6 Dec 2017

Students, staff feel cheated over PIPA closure

9:33 am on 6 December 2017

Students and staff at Auckland's Pacific Institute of Performing Arts say they feel cheated and let down by their education provider because the decision to close and go into liquidation was out of the blue.

BEST Pacific Institute of Performing Arts

BEST Pacific Institute of Performing Art Photo: PIPA

The shareholders of Best Pacific Institute of Education, which provided tertiary and youth education programmes, decided the company could no longer continue to trade due to a funding cut, and partners at McGrathNicol have been appointed as liquidators.

Final year PIPA student Amanaki Lelei Prescott Faletau said the Tertiary Education Commission advised PIPA students they could now go to MIT, but it felt like no other provider had even been considered.

Students also went ahead with their end-of-year show, but she said they had to pay for it themselves.

"The students cooked for our families and friends the other night. We are still paying off the venue because Best Training has gone into liquidation. Our tutors and just PIPA alone pushed for the show to continue and did it with their own money and their own time. No one was getting paid."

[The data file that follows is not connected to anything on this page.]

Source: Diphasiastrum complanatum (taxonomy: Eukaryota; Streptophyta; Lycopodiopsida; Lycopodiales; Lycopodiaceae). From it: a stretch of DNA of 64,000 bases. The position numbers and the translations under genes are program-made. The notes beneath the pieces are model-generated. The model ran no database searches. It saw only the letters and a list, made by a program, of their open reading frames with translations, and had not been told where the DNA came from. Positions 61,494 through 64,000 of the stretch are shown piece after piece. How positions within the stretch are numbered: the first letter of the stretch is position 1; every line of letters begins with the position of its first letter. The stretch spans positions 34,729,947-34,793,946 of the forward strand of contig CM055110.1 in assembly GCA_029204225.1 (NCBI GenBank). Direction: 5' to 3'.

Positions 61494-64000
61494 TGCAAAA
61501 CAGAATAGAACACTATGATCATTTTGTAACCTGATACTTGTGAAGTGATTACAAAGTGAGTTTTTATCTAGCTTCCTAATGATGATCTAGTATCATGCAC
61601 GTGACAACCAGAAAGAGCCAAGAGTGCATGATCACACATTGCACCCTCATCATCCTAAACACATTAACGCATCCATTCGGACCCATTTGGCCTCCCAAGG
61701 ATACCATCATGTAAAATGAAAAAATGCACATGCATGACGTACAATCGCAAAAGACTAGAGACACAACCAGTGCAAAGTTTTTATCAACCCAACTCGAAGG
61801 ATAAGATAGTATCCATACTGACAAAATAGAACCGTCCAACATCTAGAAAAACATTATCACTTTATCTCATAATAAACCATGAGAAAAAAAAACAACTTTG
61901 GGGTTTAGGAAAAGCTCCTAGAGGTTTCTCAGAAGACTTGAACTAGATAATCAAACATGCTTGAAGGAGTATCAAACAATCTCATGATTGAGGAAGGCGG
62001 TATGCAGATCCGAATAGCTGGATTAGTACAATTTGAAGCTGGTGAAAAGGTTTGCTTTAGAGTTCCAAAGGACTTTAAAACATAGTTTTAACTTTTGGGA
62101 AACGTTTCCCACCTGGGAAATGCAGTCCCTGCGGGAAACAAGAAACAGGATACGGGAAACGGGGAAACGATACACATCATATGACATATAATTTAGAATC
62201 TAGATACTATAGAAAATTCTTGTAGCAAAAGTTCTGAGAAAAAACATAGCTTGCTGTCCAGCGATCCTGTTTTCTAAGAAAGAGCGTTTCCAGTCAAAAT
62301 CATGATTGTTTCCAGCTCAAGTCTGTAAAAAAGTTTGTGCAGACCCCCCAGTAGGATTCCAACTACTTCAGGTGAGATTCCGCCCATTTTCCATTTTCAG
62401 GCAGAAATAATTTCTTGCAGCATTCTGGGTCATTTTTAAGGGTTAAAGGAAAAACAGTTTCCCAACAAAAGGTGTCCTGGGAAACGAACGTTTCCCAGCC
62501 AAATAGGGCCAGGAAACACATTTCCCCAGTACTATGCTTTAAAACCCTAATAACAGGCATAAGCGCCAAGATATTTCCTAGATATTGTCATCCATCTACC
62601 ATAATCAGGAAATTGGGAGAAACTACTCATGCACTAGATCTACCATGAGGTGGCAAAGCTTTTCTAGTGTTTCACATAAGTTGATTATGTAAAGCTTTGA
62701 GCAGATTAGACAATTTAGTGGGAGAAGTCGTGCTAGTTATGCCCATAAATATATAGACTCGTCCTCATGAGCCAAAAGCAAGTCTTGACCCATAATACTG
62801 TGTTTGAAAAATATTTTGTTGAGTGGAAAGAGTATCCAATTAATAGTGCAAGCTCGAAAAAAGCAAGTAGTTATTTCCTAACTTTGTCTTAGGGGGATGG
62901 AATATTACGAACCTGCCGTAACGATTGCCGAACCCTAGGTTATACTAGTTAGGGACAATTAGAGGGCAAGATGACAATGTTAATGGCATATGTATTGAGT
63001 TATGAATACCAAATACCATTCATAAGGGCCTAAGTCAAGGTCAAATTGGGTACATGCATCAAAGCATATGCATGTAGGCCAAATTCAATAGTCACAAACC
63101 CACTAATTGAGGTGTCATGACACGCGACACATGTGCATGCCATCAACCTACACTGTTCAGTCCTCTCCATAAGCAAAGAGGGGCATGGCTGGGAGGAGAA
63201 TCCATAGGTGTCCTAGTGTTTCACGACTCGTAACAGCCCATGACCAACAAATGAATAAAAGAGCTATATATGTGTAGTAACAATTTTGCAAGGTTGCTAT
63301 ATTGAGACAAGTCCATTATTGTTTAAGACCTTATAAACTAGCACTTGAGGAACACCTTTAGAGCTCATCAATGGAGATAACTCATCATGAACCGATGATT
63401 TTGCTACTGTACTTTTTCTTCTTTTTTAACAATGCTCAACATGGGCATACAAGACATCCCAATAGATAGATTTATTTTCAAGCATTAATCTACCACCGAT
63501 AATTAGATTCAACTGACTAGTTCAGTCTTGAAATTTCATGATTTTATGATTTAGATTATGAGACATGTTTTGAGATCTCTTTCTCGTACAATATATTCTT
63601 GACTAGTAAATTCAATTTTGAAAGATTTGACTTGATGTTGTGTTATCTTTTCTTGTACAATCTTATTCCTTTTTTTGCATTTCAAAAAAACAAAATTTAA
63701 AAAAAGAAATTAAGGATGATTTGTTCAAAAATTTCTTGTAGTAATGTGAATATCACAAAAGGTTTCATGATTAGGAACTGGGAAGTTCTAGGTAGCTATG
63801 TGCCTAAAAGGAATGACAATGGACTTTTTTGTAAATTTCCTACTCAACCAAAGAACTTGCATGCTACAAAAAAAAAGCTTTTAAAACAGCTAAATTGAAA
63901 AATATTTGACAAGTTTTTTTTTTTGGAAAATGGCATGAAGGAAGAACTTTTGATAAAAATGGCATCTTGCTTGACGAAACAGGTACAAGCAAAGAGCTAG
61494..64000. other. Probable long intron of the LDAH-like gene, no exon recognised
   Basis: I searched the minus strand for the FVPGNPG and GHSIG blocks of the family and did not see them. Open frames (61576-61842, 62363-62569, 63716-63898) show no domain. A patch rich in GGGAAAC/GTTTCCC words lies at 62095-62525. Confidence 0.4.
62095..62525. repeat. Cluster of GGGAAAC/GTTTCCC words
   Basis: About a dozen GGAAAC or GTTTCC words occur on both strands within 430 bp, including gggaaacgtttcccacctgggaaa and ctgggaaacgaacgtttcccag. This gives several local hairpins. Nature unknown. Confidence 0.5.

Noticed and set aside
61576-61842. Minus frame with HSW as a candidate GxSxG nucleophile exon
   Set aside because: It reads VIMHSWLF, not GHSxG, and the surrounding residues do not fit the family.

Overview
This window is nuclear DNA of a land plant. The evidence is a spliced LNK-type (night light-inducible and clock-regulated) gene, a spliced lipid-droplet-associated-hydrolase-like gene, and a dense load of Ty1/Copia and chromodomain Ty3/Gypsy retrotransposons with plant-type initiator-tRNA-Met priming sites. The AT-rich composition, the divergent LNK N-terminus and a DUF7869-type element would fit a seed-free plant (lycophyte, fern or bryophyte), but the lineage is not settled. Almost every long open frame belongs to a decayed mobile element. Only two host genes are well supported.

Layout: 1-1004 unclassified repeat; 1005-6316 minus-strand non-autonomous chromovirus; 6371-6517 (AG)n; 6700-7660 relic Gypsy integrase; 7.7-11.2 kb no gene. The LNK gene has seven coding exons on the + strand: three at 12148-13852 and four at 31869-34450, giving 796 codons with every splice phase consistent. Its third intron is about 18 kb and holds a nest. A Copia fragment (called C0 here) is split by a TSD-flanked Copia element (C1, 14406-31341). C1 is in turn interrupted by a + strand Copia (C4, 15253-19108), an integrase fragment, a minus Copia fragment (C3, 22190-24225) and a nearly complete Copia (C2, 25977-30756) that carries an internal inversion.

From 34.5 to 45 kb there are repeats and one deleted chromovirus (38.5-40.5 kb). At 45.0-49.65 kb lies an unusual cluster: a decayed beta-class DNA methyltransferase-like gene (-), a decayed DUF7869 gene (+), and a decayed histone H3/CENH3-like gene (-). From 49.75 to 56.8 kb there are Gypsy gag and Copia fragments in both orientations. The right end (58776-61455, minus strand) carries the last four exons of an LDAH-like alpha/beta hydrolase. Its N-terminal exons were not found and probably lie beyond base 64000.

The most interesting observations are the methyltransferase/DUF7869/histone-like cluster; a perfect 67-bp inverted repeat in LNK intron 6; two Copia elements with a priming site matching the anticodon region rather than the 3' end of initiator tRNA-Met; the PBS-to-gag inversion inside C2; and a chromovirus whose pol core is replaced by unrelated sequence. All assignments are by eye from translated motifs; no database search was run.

Pasifika multi-disiplinary artist Lindah Lepou had a contract to provide costumes for an end of year graduation production but has been left out of pocket and suspected that some staff knew the closure was going to happen.

She said questions need to be asked how such a business has managed to avoid its financial and moral obligations to former clients, many of whom are of Pacific descent.

"I think this is a wonderful opportunity for the community to bring this out in the open and have a broader discussion, in terms of not just about what has happened to me and others on the team, but also just in the community in terms of why are these organisations getting funding to determine what's the Pacific need and also where is the accountability? Where is the board? Where is the oversight? Where is the governance? Where is all that kind of stuff to protect students who are getting loans to do these courses?"

The Tertiary Education Commission has been tasked with finding an alternative education provider for Best's 1200 affected students.